The CA modified the ruling of the trial court, correctly setting the civil indemnity at PhP 50,000, with the addition of moral and exemplary damages.  Moral damages are justified under par. 1 of Art. 2219 of the Civil Code, which provides that moral damages may be recovered from a criminal offense resulting in physical injuries.  The addition of exemplary damages is also justified. When a crime is committed with an aggravating circumstance, either qualifying or generic, an award of exemplary damages is justified under Art. 2230 of the Civil Code.[11]

As accused-appellant has failed to show any error in the ruling of the CA, we must uphold its decision.

WHEREFORE, we AFFIRM the CA Decision dated December 19, 2007 in CA-G.R. CR-H.C. No. 00163.  No pronouncement as to costs.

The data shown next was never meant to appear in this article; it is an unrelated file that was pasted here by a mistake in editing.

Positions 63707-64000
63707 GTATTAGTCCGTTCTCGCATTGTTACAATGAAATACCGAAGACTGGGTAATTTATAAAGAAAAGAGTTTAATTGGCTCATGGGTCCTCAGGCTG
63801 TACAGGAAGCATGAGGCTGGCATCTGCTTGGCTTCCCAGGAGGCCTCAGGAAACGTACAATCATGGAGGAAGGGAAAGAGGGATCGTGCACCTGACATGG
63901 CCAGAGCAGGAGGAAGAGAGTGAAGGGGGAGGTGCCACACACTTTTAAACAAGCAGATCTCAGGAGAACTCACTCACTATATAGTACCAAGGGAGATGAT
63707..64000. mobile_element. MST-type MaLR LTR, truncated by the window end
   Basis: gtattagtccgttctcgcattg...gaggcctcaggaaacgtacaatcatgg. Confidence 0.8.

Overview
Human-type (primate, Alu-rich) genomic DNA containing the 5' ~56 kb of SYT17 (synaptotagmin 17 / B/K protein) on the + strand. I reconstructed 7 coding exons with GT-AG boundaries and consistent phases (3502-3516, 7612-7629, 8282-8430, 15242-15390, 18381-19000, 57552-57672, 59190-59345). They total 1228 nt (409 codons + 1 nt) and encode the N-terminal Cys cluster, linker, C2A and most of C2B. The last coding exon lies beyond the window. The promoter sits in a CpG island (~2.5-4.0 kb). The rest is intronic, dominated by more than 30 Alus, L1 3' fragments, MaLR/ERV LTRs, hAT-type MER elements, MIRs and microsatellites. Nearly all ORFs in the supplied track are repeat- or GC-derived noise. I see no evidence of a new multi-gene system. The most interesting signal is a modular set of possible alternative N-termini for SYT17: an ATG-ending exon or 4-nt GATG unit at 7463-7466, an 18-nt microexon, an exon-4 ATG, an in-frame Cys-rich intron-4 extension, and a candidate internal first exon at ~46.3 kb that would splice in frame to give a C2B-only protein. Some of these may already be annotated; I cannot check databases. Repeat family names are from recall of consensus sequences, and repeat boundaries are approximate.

Carpio-Morales,* (Acting Chairperson), Tinga, Leonardo-De Castro,** and  Brion, JJ., concur.

* As per Special Order No. 618 dated April 14, 2009.

** Additional member as per Special Order No. 619 dated April 14, 2009.

[1] Penned by Associate Justice Michael P. Elbinias and concurred in by Associate Justices Teresita Dy-Liacco Flores and Rodrigo F. Lim, Jr.

[2] Penned by Judge Jesus M. Barroso, Jr.

[3] Records, p. 14.

[4] CA rollo, p. 18.

[5] G.R. Nos. 147678-87, July 7, 2004, 433 SCRA 640.

[6] Rollo, pp. 15-16.

[7] People v. Roma, G.R. No. 147996, September 30, 2005, 471 SCRA 413, 426-427.

[8] People v. Abesamis, G.R. No. 140985, August 28, 2007, 531 SCRA 300, 310-311.

[9] People v. De Guzman, G.R. No. 169082, August 17, 2007, 530 SCRA 631, 638.

[10] People v. Glino, G.R. No. 173793, December 4, 2007, 539 SCRA 432, 457.

[11] Id. at 462.